Published August 10th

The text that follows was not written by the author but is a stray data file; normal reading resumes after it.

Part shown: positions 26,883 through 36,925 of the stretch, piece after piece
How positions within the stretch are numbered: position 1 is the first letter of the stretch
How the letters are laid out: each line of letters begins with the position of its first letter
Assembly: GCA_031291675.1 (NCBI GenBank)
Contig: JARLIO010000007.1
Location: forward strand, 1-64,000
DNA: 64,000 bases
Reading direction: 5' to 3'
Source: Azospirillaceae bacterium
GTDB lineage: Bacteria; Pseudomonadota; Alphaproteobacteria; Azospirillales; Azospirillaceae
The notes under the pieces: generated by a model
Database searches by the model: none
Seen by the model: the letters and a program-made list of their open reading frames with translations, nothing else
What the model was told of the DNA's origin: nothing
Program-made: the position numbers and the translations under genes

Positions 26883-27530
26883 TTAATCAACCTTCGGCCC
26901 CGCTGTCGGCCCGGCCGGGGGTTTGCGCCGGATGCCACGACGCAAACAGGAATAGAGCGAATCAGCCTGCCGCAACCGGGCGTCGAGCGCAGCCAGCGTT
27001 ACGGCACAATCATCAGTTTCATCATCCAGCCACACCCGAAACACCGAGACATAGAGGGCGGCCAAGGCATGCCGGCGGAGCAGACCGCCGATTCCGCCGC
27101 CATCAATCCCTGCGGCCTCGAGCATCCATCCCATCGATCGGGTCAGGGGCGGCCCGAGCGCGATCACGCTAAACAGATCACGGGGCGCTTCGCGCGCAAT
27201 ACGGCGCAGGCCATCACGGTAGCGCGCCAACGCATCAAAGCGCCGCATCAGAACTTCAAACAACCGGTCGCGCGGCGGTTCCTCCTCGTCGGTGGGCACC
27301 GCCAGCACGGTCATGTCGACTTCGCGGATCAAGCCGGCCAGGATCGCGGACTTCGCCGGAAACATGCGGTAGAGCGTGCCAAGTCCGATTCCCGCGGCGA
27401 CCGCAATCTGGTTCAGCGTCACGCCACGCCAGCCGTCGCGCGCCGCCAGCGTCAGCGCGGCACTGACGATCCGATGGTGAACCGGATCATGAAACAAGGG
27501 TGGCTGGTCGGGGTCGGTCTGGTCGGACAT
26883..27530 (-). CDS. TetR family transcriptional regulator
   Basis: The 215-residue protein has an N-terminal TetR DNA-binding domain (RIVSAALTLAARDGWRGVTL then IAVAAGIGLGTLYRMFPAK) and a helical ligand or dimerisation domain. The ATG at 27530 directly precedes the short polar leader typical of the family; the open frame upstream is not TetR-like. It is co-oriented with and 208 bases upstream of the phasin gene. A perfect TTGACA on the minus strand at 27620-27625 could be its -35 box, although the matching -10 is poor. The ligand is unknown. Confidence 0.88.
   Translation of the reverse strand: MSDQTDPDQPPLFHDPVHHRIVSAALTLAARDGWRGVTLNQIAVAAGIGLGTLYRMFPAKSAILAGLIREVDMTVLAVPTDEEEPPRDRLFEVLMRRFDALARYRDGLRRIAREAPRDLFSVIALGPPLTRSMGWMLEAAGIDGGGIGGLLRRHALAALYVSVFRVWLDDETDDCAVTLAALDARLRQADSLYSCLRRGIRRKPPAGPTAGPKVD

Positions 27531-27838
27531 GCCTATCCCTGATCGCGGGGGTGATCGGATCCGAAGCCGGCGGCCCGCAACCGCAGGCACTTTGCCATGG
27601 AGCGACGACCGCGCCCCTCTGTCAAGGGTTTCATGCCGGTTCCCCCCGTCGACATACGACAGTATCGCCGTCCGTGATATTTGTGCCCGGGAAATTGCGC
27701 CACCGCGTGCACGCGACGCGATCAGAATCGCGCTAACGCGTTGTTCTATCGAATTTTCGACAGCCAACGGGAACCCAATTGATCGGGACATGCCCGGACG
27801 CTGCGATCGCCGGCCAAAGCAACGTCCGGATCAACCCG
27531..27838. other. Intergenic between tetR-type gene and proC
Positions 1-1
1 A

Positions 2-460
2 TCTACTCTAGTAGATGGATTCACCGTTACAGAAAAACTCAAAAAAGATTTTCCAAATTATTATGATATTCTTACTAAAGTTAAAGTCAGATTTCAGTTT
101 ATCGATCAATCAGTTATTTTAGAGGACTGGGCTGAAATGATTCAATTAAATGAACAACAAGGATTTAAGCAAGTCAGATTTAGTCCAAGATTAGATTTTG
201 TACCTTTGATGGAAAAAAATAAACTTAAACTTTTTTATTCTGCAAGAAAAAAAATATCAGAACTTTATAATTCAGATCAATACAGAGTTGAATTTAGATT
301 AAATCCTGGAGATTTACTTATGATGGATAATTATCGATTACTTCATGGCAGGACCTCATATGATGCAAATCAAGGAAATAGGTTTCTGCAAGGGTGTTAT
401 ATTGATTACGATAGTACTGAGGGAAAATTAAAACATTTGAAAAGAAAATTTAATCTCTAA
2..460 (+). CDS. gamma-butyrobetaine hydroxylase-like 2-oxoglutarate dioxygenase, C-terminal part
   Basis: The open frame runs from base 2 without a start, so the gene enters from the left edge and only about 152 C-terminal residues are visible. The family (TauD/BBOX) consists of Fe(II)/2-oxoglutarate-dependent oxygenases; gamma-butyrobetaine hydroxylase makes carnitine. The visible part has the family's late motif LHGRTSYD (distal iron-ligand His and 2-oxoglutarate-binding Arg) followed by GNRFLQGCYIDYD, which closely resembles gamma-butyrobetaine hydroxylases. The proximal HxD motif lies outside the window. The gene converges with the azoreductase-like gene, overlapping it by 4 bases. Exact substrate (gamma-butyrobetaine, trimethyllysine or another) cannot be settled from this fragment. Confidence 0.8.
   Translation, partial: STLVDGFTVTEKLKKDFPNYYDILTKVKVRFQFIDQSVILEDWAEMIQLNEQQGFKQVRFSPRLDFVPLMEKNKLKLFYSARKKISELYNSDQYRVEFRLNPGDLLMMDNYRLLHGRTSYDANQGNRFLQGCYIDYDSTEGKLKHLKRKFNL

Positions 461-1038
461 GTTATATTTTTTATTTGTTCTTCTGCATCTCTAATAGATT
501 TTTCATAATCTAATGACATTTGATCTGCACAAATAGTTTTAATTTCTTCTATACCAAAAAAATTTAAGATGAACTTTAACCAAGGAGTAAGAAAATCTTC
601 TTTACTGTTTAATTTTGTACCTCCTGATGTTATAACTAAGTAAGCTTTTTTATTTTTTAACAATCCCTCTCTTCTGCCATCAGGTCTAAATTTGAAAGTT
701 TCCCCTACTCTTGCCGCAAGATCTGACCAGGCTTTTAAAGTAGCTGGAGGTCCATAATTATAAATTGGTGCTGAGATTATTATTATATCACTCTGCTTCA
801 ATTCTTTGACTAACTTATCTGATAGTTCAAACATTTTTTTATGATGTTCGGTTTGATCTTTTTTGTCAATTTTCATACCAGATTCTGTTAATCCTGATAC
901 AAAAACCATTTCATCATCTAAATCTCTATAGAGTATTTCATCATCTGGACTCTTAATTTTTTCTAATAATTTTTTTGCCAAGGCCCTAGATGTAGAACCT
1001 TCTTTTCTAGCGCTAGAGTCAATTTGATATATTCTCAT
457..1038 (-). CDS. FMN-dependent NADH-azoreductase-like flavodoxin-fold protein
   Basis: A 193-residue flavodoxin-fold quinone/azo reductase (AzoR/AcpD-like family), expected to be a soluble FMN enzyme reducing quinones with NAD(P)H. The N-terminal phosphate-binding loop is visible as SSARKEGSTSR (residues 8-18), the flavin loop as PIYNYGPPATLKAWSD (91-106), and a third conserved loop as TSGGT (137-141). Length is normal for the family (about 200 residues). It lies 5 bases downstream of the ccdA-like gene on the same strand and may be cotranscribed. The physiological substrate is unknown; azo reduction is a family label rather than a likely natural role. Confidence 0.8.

In a world of globetrotting explorers and record-breaking journeys - of which he has been part himself - Johno Ellison decided to return to his roots and walk the entire length of the River Wharfe, the Yorkshire waterway beside which he grew up. In his new book for Bradt, Walking the Wharfe, Ellison retraces the steps of Victorian author Edmund Bogg to investigate how the riverscape and its communities have evolved during the intervening 120 years. While wild camping, meeting modern-day Vikings, wartime ghosts and the fearless 'Dales Dippers', and learning how not to deal with a herd of over-inquisitive cows, Ellison encounters a microcosm of English history and culture. Starting in the Vale of York, Ellison walks upstream to explore the region's Viking and Roman heritage, as well as more modern developments such as Tadcaster's disastrous bridge collapse in 2015. He examines a profusion of Victorian spa towns, considers the impact of the Industrial Revolution and enjoys rare wildlife such as red kites and an otter, creatures that have returned to the area following successful conservation initiatives. Traversing the Yorkshire Dales National Park, including along the Dales Way long-distance footpath, Ellison is first bewitched by local legends of giants, trolls and witches, then seduced into wild swimming in a chilly river - albeit not the Strid, a section of the Wharfe notorious worldwide for reportedly drowning everyone who has ever tumbled into it - before seeking refuge in a candlelit pub during a storm that caused a power blackout. During his ascent, Ellison learns from a family who have farmed the Yorkshire hills for five generations before reaching the Wharfe's trickling source amid a vast boggy moorland. This enchanting travelogue is a must-read for anyone interested in nature, 'the great outdoors', or English history and culture. Residents and fans of Yorkshire will love it, as will anyone who has hiked the Dales Way. Above all, by combining personal connections with journalistic curiosity and a nose for a story, Walking the Wharfe affirms that even lesser-known parts of the small island of Britain can hold their own against renowned tourist sites the world over.